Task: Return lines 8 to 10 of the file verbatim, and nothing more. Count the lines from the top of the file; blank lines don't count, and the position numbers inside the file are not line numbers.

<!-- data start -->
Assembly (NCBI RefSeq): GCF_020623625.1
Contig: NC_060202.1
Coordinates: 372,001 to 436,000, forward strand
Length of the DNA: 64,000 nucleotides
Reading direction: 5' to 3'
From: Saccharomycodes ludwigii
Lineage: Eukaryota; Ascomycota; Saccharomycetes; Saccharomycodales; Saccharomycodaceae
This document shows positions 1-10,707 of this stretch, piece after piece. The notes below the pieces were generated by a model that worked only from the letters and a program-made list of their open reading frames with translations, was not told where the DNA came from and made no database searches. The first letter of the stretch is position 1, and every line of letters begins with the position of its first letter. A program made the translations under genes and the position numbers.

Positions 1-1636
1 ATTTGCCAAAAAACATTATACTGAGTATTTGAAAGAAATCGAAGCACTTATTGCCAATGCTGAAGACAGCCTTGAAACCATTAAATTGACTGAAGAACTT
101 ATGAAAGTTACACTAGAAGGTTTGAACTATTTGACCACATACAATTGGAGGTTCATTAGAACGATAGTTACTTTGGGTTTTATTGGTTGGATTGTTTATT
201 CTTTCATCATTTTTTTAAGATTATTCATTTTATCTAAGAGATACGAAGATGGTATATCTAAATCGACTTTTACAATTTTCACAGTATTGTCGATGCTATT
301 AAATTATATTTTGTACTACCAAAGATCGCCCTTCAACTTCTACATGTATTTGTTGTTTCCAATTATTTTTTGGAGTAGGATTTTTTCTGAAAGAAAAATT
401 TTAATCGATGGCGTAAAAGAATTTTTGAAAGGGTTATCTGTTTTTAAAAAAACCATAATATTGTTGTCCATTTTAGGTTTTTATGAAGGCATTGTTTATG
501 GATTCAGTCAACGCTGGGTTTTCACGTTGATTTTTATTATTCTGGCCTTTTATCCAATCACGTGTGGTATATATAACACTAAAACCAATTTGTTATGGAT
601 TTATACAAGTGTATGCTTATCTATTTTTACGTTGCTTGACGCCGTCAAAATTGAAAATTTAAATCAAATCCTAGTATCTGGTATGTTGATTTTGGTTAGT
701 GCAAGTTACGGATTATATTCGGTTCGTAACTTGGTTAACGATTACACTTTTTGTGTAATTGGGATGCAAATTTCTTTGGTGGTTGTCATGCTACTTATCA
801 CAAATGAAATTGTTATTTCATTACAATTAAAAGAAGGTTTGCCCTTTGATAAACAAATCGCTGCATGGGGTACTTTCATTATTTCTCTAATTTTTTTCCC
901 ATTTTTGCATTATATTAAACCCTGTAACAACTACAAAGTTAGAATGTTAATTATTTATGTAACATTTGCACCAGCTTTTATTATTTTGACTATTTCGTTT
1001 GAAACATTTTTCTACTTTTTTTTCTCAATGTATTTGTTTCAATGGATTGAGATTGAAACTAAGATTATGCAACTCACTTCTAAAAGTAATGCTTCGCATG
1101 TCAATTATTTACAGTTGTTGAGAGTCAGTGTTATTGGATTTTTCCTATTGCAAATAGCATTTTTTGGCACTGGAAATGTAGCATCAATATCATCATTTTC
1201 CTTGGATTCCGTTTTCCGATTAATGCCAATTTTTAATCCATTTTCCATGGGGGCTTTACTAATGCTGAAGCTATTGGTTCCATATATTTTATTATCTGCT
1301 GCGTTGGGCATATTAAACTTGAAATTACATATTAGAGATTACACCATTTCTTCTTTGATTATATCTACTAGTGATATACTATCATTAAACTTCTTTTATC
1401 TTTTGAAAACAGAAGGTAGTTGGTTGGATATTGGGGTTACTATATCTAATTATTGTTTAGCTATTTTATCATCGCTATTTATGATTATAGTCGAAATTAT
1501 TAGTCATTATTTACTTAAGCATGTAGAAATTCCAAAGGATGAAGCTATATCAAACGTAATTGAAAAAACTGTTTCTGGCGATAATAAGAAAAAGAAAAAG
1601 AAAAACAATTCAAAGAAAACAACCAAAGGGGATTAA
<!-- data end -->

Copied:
This document shows positions 1-10,707 of this stretch, piece after piece. The notes below the pieces were generated by a model that worked only from the letters and a program-made list of their open reading frames with translations, was not told where the DNA came from and made no database searches. The first letter of the stretch is position 1, and every line of letters begins with the position of its first letter. A program made the translations under genes and the position numbers.

Positions 1-1636
1 ATTTGCCAAAAAACATTATACTGAGTATTTGAAAGAAATCGAAGCACTTATTGCCAATGCTGAAGACAGCCTTGAAACCATTAAATTGACTGAAGAACTT